1898By Randy David
Philippine Daily Inquirer
When General Emilio Aguinaldo proclaimed Philippine independence from Spain on June 12, 1898, he had only the vaguest idea of how to proceed to establish a self-governing nation. The act was mainly the initiative of the military chiefs of the revolution. Missing was the civilian component. It fell on Apolinario Mabini to work out what a people must do next after proclaiming their emancipation from colonial rule.
Oddly enough, Aguinaldo and Mabini met for the first time on the day of the proclamation itself. While still in exile in Hong Kong, Aguinaldo had heard of this bright lawyer who seemed to be familiar not just with the theory and justification of anticolonial revolutions, but also with the establishment of a new government in the wake of a revolution. Summoned to Cavite, the paralytic Mabini arrived in Kawit on a hammock on June 12, totally clueless that independence was to be proclaimed that same day.
He thought that the declaration was “premature and imprudent.” In his brilliant book, “Mabini and the Philippine Revolution,” Cesar Adib Majul wrote that Mabini came to this conclusion after asking Aguinaldo for documents containing the supposed understandings between him and the American consuls in Singapore. Aguinaldo could not show him anything because there was none. From this, Mabini inferred that it was just a matter of time before the war with the Americans would break out.
A strategic thinker with a sharp sense of anticipation, Mabini thought that a public declaration of independence would make the Americans even more wary of helping the Filipino revolutionaries purchase arms for the war against Spain. He was right. But, as importantly, Mabini also thought that a proclamation of independence that did not actively involve the civilian community would have no popular basis, and therefore would be lacking in legitimacy.
Working alongside Aguinaldo from the first day they met, Mabini set out to make the best of a situation that could not be reversed. This meant, first of all, laying down the legal foundations for the new government. While the June 12 proclamation had given Aguinaldo dictatorial powers, it was the series of decrees Mabini drafted and which were promulgated on June 18, 20, and 23 that gave the revolution its shape and direction.
Majul wrote: “The Decree of June 18, 1898 established the Dictatorship. Since the Dictatorship was replaced by the Revolutionary Government within less than a week, its importance lies in its serving as the basis for the establishment of municipal and provincial governments, and also for the formation of the Revolutionary Congress. Together with the Decree of June 20, 1898, it served as the electoral law of the Revolution.”
Participation in the local elections carried with it the requirement that the electors and the elected officials commit themselves to the independence of the country. While these exercises were dominated by the ilustrados to the extent that they explicitly invited the participation of the “inhabitants most distinguished by their education, social position, and honorable conduct,” it was clear in Mabini’s mind that this was the best way to avert the fragmentation of the revolution along class lines. Of course, this created opportunities for counterrevolutionary elements to infiltrate the revolution. But Mabini thought it was a gamble worth taking since the revolutionary army was, after all, safely in the hands of volunteers from the peasant masses.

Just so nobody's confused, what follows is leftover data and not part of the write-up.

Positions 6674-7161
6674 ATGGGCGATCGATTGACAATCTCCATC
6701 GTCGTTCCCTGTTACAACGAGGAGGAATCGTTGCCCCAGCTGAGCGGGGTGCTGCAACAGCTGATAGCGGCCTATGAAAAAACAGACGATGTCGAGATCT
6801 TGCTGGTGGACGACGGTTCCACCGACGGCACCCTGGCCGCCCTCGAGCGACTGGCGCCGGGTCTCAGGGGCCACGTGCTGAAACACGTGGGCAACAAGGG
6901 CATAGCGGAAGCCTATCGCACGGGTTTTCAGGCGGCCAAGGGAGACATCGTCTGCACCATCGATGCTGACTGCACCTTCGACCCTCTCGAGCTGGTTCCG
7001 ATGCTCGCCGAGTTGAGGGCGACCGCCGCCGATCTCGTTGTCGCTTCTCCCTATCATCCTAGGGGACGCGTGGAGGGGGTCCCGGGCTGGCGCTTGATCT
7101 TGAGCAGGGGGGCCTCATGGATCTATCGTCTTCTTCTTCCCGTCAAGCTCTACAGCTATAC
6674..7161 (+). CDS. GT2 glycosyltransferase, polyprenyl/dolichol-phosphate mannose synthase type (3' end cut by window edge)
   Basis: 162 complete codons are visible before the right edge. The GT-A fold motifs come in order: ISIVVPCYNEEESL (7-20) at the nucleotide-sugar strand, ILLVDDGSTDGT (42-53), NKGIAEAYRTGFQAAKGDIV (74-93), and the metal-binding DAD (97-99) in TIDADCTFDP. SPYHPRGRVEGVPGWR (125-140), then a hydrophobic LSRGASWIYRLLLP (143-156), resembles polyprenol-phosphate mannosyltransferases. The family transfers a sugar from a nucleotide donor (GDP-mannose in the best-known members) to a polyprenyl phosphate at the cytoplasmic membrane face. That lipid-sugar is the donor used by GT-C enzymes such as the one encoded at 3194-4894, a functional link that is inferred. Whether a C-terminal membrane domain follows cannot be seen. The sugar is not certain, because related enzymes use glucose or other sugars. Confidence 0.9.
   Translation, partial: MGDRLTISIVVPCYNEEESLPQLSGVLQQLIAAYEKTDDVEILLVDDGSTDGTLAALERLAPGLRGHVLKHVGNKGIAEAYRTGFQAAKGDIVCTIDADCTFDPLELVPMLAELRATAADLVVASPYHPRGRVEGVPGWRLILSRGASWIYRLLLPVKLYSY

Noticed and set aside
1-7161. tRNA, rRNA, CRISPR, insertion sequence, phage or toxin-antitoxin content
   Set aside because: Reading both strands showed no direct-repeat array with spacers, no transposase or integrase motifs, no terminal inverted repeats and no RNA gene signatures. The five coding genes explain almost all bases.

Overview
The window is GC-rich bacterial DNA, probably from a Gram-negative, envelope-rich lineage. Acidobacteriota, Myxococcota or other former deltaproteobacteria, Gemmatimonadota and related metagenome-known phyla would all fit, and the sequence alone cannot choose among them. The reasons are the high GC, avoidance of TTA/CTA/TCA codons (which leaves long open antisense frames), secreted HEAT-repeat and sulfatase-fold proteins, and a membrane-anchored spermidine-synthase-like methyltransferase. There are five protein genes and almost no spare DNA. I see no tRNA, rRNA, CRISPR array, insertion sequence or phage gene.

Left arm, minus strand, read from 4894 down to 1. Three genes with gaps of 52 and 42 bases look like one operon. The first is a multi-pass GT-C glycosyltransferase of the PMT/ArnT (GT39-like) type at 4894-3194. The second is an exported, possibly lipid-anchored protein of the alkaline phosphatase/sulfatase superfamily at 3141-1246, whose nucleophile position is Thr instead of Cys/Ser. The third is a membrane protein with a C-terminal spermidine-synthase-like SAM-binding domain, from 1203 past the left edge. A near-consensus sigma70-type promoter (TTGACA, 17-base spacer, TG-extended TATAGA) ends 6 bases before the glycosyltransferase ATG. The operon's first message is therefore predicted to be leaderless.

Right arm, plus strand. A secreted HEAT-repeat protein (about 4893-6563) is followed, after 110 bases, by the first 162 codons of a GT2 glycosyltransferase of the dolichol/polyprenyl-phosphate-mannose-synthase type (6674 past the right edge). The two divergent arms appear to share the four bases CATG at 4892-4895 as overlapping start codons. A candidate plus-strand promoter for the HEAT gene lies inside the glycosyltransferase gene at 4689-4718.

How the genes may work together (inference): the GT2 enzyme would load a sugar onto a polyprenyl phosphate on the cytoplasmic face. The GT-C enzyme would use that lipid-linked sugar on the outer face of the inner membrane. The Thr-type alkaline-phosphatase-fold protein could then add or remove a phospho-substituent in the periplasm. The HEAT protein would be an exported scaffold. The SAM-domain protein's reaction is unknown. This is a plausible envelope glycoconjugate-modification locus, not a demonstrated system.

The June 23 proclamation is particularly significant. While its main point is the establishment of the revolutionary government, O.D. Corpuz regarded it as a “revised declaration of independence.” Far more eloquent than the June 12 proclamation, it contains no reference whatsoever to any quest for protection from the United States. This is in stark contrast to the June 12 declaration, which invokes “the protection of the Mighty and Humane North American Nation, the United States of America.” The June 23 document bears all the marks of Mabini’s distinct social philosophy. Here, he describes the Filipino people as embarked on the creation of a free society, “taking reason as the only standard for their acts, justice as the only end, and honest work as the only means.”
On Aug. 3, 1898, the various elected chiefs of the local governments established in the territories under the control of the revolution were assembled to sign a document ratifying the country’s independence. At around the same time, the Americans were accepting the surrender of the Spanish forces, completely oblivious of the fact that it was the Filipino revolutionaries and not they who were holding thousands of Spaniards prisoners.
A few months later, in October 1898, negotiations for a peace treaty between the United States and Spain began. The talks excluded the Filipinos. Here, the Americans demanded the total cession of the islands to America. Spain initially opposed the idea, but later relented after it was offered a one-time payment of $20 million. In February the following year, the Philippine-American War that Mabini had presciently anticipated began.
It was a savage war that scandalized American intellectuals like Mark Twain who, until then, had thought of their country as a beacon of liberty and freedom for all subjugated nations. The American colonizers sought to erase memories of that war from the Filipino psyche by giving us back our independence on July 4, 1946. But, we owe it to our heroes and to our children that we continue to remember.
More from this Column:
No related posts found!
Short URL: http://opinion.inquirer.net/?p=54467